Psychopathic traits may be relatively common in corporate executives, new research finds.
Research presented at this week's Australian Psychological Society conference in Melbourne revealed that between 3 and 21 percent of those in the upper levels of the corporate world exhibit psychopathic traits. For comparison, just 20 percent of people in prison systems are considered psychopathic.
Forensic psychologist Nathan Brooks, one of the study's authors, said business leaders who possess psychopathic traits — such as insincerity, a lack of empathy or remorse, egotism, and charming and superficial behavior — are considered "successful psychopaths."
These leaders are often the ones who engage in unethical and illegal business practices and have a toxic impact on co-workers, according to Brooks. [See Related Story: Bad Boss Behavior Starts at Home]
"Typically, psychopaths create a lot of chaos and generally tend to play people off against each other," Brooks said in a statement.
As part of the research, the study's authors examined 261 corporate professionals in the supply-chain management industry. They found that 21 percent of the people analyzed had clinically significant levels of psychopathic traits. For comparison, just 1 percent of the general population has these traits.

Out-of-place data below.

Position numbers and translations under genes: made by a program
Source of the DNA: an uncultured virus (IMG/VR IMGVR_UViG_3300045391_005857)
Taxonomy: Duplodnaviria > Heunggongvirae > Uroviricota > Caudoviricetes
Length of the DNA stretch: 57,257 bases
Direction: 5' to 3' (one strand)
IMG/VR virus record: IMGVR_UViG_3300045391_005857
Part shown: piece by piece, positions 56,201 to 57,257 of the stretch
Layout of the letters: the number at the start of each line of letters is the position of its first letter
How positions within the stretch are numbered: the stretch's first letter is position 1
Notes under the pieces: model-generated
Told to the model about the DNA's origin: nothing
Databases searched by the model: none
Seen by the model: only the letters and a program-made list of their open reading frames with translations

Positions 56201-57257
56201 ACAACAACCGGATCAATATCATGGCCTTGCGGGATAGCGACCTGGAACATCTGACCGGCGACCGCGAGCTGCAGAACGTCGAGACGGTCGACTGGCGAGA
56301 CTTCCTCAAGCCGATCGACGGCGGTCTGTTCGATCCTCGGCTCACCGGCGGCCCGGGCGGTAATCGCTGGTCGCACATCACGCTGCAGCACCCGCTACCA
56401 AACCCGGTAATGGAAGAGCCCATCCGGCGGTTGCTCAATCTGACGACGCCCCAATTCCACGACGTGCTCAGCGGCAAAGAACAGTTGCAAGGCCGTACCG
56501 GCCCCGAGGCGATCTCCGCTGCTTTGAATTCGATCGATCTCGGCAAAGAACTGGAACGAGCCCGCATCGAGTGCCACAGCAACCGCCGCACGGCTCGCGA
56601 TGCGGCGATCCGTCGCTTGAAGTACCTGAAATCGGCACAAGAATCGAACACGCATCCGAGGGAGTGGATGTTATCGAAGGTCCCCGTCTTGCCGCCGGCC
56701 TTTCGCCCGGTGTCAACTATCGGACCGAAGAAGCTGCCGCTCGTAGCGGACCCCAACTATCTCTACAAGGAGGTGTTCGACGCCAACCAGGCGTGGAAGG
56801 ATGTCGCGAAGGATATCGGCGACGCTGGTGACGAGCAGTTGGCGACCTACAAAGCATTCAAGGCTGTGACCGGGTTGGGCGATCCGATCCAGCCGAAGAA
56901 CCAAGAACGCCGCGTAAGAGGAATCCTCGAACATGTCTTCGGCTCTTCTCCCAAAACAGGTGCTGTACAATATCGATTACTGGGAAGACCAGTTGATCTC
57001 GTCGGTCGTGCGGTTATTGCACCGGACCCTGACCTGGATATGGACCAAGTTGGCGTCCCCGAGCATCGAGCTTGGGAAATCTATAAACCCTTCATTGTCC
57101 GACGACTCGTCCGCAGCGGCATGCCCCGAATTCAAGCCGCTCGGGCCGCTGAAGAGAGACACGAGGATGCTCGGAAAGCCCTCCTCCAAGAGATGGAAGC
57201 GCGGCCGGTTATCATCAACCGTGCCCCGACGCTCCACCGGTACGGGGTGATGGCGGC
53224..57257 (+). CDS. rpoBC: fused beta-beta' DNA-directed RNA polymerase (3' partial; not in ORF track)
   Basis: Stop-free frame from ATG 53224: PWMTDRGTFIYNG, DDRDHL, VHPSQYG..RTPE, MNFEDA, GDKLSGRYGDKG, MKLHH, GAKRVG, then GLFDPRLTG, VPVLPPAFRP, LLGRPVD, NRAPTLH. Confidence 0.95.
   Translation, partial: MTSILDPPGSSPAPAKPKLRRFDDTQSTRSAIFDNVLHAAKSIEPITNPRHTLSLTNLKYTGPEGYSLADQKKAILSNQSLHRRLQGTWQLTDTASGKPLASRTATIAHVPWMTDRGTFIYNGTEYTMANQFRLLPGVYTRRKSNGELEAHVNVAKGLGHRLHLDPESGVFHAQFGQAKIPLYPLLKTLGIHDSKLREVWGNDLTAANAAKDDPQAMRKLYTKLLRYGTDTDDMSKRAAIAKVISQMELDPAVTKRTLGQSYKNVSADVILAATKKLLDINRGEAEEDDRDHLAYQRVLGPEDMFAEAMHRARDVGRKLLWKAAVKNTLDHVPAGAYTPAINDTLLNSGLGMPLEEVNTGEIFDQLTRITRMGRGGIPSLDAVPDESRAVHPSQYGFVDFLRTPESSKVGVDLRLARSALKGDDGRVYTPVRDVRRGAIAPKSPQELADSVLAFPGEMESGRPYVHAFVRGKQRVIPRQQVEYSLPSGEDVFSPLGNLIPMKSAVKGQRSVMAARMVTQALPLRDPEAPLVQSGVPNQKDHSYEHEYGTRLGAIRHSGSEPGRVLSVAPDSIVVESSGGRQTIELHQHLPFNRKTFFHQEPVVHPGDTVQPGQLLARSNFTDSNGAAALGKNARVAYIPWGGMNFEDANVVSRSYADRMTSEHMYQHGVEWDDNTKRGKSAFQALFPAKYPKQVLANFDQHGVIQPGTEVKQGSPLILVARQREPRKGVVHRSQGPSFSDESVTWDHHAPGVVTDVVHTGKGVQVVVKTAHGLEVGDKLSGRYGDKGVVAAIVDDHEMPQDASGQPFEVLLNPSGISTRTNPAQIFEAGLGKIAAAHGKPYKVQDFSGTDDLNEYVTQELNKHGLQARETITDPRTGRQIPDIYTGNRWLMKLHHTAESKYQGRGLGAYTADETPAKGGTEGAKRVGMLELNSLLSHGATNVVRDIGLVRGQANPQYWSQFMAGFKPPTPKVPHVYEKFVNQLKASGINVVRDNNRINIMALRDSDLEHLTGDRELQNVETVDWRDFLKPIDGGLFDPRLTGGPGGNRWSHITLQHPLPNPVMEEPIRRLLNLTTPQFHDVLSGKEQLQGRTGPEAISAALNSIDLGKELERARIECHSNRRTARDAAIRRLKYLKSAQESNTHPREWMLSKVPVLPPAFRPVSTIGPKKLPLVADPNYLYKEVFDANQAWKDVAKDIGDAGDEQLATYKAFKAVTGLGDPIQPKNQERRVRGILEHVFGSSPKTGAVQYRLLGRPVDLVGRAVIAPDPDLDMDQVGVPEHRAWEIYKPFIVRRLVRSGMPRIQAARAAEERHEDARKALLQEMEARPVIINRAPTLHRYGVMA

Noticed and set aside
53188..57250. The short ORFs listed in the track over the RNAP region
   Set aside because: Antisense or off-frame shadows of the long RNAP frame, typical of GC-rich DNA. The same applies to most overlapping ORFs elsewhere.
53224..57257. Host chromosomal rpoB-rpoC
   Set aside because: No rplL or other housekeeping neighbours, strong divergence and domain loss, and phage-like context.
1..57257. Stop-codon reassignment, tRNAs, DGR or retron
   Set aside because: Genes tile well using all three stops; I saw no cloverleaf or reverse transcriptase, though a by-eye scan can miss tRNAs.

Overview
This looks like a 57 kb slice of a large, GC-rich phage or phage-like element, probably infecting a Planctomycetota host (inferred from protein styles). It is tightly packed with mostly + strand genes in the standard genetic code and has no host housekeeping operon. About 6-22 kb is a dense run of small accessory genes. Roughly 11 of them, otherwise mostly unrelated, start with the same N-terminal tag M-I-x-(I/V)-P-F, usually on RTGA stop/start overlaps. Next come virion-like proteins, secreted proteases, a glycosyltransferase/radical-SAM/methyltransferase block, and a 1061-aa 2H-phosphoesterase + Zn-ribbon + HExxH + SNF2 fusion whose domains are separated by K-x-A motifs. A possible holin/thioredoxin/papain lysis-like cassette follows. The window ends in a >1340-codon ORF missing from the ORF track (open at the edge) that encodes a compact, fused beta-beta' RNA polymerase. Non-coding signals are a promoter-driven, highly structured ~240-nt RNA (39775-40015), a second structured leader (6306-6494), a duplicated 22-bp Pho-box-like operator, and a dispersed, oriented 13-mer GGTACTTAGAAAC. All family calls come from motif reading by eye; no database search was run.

Brooks said employers need to do a better job of screening job candidates, to avoid bringing these potentially toxic leaders into their organization.
"Too often, companies look at skills first and then secondly consider personality features," Brooks said. "Really, it needs to be firstly about the candidate's character and then, if they pass the character test, consider whether they have the right skills."
As part of the study, researchers developed a corporate personality tool that's designed to help businesses screen for psychopathic personality disorder during the recruitment process.
"We hope to implement our screening tool in businesses so that there's an adequate assessment, to hopefully identify this problem — to stop people sneaking through into positions in the business that can become very costly," Brooks said.
The study was co-authored by Simon Croom, a professor at the University of San Diego, and Katarina Fritzon, an associate professor at Bond University in Australia.